Smith initially filed her suit against the county and the chamber. She has since added Gwinnett Public Schools, because the district has been chipping in about $150,000 per year to Partnership Gwinnett.
Partnership Gwinnett officials voluntarily provided the newspaper with records showing how the county money was spent last year. And during an interview earlier this week, Nick Masino, Partnership Gwinnett’s senior vice president, provided the AJC with a list of contributions from other public entities — amounting to about $85,000 from nine cities in 2012.
Masino also said the Gwinnett Convention and Visitor’s Bureau added a $100,000 contribution last year, and three community improvement districts kicked in a combined $75,000.
But Craig Brown, the chamber’s chief financial officer, declined to say how much of Partnership Gwinnett’s total budget the public money accounts for because “we’re not subject to open records.”
“I spend 100 percent of my time working on Partnership Gwinnett strategy, which is aligned with organizations throughout the community, nonprofit, public, for-profit,” Masino said. “It’s all with the goal of recruiting, expanding and keeping businesses here in Gwinnett County.”
Smith said the chamber’s accounting for public dollars spent last year still leaves a lot of questions. She and her attorney, Chris McClurg, say they think the chamber has lobbied for ballot initiatives, such as the statewide transportation sales tax voters rejected last year, and participates in other political activities for which public dollars can’t legally be used.
“Nick Masino wears two hats,” Smith said. “He works for Partnership Gwinnett and he works for the chamber. Does he lobby? It’s nothing but a shell game.”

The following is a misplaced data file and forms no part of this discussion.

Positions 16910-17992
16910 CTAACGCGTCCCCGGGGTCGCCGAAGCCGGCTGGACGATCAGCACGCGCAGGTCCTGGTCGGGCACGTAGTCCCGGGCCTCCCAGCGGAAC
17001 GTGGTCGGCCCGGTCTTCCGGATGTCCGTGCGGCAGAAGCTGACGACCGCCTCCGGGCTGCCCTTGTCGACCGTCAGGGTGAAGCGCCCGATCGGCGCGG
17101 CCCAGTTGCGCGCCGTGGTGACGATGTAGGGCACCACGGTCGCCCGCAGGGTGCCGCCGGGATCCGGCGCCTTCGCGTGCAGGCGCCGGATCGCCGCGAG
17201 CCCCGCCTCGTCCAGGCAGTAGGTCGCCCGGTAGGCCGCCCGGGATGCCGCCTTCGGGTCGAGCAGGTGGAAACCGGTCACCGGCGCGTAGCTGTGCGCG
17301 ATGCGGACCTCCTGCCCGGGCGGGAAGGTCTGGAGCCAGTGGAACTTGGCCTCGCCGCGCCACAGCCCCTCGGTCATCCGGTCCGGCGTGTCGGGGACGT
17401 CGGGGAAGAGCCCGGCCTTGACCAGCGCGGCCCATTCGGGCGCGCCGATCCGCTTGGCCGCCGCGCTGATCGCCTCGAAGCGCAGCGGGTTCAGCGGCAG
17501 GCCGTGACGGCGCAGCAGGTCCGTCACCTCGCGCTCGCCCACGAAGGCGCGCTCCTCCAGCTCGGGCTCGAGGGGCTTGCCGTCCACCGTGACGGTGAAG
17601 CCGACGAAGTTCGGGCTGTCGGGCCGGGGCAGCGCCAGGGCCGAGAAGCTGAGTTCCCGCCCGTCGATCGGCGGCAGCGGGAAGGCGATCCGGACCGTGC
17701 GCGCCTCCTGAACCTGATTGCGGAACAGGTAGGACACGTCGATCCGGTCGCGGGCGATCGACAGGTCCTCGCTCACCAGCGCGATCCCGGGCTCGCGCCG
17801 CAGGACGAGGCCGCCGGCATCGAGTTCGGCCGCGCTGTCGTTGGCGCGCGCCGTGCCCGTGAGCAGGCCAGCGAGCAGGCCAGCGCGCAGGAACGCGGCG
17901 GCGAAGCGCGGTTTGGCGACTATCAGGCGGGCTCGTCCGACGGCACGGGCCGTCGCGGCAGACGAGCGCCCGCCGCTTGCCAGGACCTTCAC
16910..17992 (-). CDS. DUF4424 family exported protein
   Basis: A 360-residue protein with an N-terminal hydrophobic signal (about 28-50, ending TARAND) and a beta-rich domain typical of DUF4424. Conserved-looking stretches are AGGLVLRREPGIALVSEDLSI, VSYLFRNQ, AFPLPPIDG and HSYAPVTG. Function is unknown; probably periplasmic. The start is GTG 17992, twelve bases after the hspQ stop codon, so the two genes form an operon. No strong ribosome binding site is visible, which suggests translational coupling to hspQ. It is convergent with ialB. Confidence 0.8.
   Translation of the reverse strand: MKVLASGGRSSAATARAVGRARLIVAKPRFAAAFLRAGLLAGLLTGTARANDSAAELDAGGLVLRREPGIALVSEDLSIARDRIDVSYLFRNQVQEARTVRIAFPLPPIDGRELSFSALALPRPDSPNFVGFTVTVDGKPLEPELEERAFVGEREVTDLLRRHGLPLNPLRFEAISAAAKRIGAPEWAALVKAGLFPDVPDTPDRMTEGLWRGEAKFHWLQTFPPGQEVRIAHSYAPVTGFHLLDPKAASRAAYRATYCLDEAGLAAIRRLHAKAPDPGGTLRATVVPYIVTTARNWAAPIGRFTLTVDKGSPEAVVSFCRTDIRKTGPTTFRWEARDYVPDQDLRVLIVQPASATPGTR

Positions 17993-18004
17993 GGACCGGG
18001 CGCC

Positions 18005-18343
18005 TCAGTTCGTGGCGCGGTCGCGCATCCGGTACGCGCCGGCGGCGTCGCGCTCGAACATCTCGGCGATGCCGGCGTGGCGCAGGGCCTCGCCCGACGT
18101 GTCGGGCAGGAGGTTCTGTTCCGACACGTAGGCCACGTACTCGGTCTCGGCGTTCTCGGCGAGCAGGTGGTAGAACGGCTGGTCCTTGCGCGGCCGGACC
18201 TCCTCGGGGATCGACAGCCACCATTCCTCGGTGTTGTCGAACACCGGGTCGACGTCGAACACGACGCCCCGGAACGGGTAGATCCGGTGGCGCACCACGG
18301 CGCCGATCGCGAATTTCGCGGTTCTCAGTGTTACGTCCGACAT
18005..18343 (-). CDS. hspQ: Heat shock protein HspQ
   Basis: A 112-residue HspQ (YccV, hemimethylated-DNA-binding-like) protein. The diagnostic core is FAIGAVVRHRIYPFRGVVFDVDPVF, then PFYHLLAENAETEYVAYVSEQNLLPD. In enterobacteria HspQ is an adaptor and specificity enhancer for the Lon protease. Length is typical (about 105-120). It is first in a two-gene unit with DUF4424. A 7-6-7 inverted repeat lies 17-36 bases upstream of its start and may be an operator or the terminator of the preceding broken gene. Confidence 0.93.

This year, Partnership Gwinnett has created a Public Funding Entity so public and private funds will be separated for accounting. Gwinnett Commission Chairwoman Charlotte Nash said it is a good idea for transparency.
The county has yet to make its contribution for 2013 because it is still negotiating the terms of its contract with Partnership Gwinnett.
But Nash said she is sold on the approach because she thinks the public-private merger is the type of “holistic” strategy businesses want to see, and makes for a “powerful” pitch.
Smith says the PFE, and the chamber’s accounting for county money in 2012, are positive steps for taxpayers, but “it doesn’t wipe out how they used the money” since 2007.
“We still need to know how those funds were spent,” she said.
Cobb and DeKalb each have their own economic development departments. Gwinnett also has an office of Planning and Development, which is responsible for a range of services but doesn’t play a significant role in marketing or business recruiting.
Instead, Gwinnett maintains a small staff to track and analyze economic impacts and recommend inducement packages.
In Cobb, $5,500 of county tax dollars went to its chamber for its annual corporate membership dues last year. The county spent $359,000 on its Office of Economic Development.
DeKalb County gave nothing to its chamber in 2012 but spent $750,000 on its Office of Economic Development. Luz Borrero, deputy chief operating officer for development in DeKalb, said the county is working on an intergovernmental agreement with the county’s independent Development Authority, which helps fund projects by issuing Industrial Revenue Bonds.
Borrero said the agreement will make the authority an economic development arm of the county.
Masino said his organization is still waiting for the county and the schools to name their representatives to the seven-member board that will oversee the PFE. But chief financial officer Brown said not much will change in the day-to-day operations at Partnership Gwinnett.
“We’ll still be using public and private funds to execute the (economic development) strategy,” Brown said. “What Nick and his team do every day at work, there won’t be any change. This is just a way to isolate those public dollars and report … how those dollars are being spent.”